By:Srdja Trifkovic | March 21, 2017
St. Petersburg is coldly beautiful even on overcast late-winter days. There’s still ice on the Neva and the canals, with the wind-chill factor dropping to the lower 20’s in the evening—a reminder that Russia’s imperial capital is a mere 7° south of the Arctic Circle. Its façades look fresher than when I was here last a decade ago, and many parts of the city’s elusive center now replicate the glitter of the Nevsky Prospekt
I am attending a conference on the 100th anniversary of the February Revolution, revisiting the sights (like the Winter Palace, a masterpiece of Italian Baroque), and using this opportunity to gauge the informed Russian opinion on Donald Trump’s first eight weeks in office. What follows is a composite summary based on a variety of academic and media sources.
The sense that the United States has badly mismanaged its relations with Russia since the end of the Cold War now pervades all significant shades of Russian opinion. As a veteran journalist put it over dinner on Saturday night, “for a quarter of a century, administrations of both parties have ignored our interests—and often violated international law—while pushing NATO to our borders and treating Russia condescendingly. Over the years such treatment had become so normal for the American policymakers, that candidate Trump’s call for normal relations sounded radical.”
Most of my Russian contacts now think that those relations are unlikely to be normalized. There is a strong sense that Trump has given up on détente with Russia, and there is dismay at the tone and quality of public discourse on all things Russian in the U.S. “We have never seen anything remotely similar during the Cold War,” says a former Russian diplomat. “Such ongoing hate fest, it’s unhinged. It is now coming even from Trump’s people, like [UN Ambassador] Niki Haley [who declared last week that we should never trust Russia]. It’s impossible to have a rational debate on these terms. If you can never trust someone, then you are saying that you can never have any kind of treaty or formal agreement with him.”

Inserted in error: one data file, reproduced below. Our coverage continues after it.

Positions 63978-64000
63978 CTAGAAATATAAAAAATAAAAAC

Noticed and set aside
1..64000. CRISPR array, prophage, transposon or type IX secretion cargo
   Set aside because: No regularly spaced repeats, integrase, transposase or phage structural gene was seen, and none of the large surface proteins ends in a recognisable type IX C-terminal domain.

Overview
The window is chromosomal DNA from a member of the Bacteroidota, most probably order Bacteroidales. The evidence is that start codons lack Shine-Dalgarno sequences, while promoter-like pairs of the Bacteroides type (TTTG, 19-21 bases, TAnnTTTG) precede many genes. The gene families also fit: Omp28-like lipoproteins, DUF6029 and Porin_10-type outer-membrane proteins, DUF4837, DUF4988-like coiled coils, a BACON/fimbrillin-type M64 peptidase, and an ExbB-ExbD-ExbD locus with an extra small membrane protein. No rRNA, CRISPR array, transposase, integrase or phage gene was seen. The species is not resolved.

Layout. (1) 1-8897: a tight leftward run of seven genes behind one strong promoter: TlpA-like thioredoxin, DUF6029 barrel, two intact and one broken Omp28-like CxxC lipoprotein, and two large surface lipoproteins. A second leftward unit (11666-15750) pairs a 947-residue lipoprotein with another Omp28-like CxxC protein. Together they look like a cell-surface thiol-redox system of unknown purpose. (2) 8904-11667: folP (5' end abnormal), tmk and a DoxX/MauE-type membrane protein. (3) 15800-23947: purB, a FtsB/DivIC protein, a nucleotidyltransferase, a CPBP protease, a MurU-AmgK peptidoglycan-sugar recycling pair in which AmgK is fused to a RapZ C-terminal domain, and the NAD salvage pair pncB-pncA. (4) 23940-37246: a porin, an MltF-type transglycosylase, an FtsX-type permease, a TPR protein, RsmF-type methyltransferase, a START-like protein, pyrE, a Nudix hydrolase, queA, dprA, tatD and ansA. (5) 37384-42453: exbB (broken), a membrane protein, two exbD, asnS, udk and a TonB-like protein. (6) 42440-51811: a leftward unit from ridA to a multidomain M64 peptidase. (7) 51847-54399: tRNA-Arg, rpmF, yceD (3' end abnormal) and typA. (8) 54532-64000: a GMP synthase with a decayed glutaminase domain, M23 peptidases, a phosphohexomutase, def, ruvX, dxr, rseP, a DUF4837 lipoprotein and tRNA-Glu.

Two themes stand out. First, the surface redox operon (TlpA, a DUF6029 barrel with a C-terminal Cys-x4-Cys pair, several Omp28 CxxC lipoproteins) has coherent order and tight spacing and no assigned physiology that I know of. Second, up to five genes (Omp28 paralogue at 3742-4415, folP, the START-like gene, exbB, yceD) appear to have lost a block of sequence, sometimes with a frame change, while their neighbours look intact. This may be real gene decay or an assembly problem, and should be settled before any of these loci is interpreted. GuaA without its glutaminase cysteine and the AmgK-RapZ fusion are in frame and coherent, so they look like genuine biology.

Explanations for Trump’s apparent volte-face differ, and may be divided into two schools. Some Russians think that he was serious about turning a new leaf in his campaign statements, as reflected in his first telephone conversation with Putin, but that the counter-pressure from the Deep State proved just too great. “On treating Russia as a potential partner he encountered a solid rejection front, left and right, conservative and liberal, which extends even into his own team,” says a think-tank analyst. “Following the torrent of allegations about his and his campaign’s supposed links to Moscow, however spurious they may be, he is now perhaps understandably reluctant to do anything that may make him look like too friendly to Putin.”
Others are of the opinion that Trump’s Russian détente had always been a tentative rather than firm policy option, the one on which in the end he was willing to compromise in order to be able to pursue other parts of this agenda. “On foreign affairs Trump has taken many interesting positions which were obviously prepared by some policy realist,” says the former diplomat. “That does not mean that Trump has really internalized them, that the new paradigm was non-negotiable. He seems to have accepted rather quickly the establishment-imposed continuity—NATO as America’s strategic cornerstone in Europe, Russia as a perennial antagonist. He did so without much resistance, which is indicative that this was not a key issue for him. Still . . . a great, historic opportunity has been lost, since we really do not have any significant contentious issues.”
As for the future, most Russians still think that Trump in the White House is better than Hillary Clinton would have been. There will be no new dawn, the consensus goes, but at least the risk of turbulence and crisis-inducing moves has been reduced. “It’s a pity,” says my journalist friend. “I actually believed that what Trump had heralded vis-à-vis Russia was possible, which only goes to show that I do not know Washington well enough.”